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    Quality Control Considerations for Soil Gas Sample Collection Using Direct Push and Hand-Sampling Equipment

    Published: 06 August 2013

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    Soil gas samples are collected using a variety of sample-collection techniques with direct push drilling technology (direct push) or manual-driven hand-sampling equipment. Samples are collected on the premise that soil gas surveys are primarily used for two purposes: (1) as a preliminary site investigative tool, and (2) for the monitoring of ongoing remedial activities. The practicality of field use demands that soil gas surveys are accurate, as well as simple, quick, and inexpensive. Soil gas surveys are not intended for due diligence purposes related to property transfers. It must be determined whether, and what, other field parameters (such as temperature, soil moisture, and barometric pressure) need to be collected, measured, and recorded during soil gas sampling. When continuous monitoring is conducted, it can provide data that can be used in the report, as well as precisely guiding the field personnel to collect a sample at the most appropriate time to represent subsurface conditions of concern. The fieldwork that involves soil gas sampling must be conducted with precise sampling procedures with a range of acceptable variances that can be applied in actual sampling conditions, specified parameter monitoring, leak detection, and health and safety procedures. The soil gas samples that are collected must represent the soil gas that is in the subsurface lithology. When continuous monitoring of specified parameters is conducted, the soil gas samples must be collected in compliance with the appropriate procedure and at the appropriate time and conditions. Once the laboratory analytical reports of data are received by the project manager, a final report must be written. Ultimately, the entire project is conducted to represent actual subsurface conditions to provide data to develop a strategy to protect human health and the environment.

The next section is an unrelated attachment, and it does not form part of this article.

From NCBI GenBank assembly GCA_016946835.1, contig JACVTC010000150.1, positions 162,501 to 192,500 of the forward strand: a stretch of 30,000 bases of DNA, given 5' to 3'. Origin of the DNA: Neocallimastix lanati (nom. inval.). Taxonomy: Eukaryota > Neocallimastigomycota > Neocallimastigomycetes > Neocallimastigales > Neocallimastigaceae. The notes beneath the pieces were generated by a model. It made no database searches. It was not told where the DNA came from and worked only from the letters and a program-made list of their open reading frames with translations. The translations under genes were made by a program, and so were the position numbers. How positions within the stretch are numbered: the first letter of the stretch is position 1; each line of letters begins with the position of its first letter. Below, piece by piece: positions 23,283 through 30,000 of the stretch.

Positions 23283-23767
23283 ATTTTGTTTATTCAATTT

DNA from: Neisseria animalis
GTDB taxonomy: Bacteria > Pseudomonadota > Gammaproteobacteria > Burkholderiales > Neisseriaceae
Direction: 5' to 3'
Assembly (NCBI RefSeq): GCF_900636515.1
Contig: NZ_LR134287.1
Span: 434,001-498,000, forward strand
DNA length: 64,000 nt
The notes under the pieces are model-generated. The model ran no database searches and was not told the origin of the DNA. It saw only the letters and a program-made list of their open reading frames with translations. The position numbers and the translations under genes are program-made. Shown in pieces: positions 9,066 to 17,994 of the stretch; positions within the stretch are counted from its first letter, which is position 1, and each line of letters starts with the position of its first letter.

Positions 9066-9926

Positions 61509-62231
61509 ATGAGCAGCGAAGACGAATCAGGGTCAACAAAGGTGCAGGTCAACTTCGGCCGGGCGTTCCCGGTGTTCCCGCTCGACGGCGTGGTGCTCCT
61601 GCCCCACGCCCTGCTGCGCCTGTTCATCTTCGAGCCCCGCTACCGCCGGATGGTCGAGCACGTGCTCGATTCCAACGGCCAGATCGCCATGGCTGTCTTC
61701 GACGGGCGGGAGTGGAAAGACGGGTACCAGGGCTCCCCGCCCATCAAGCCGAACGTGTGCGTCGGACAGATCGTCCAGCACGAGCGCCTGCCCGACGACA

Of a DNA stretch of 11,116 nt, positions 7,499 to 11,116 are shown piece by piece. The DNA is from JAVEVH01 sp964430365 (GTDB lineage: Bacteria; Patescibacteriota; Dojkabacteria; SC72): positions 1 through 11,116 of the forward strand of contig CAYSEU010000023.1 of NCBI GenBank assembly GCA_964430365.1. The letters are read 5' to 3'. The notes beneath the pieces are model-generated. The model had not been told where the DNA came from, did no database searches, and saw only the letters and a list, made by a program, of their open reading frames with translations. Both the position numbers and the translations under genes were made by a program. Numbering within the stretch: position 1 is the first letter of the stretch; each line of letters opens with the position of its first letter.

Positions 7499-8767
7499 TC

soil, gas, sampling, continuous, monitoring, vapor, intrusion

    Author Information:

    Dalzell, Thomas
    CWD, Director of Environmental Research, Research and Development, AMS, Inc., American Falls, ID

    Anderson, Nate
    Research and Development, AMS, Inc., American Falls, American Falls, ID

    Committee/Subcommittee: G18.21

    DOI: 10.1520/STP157020130031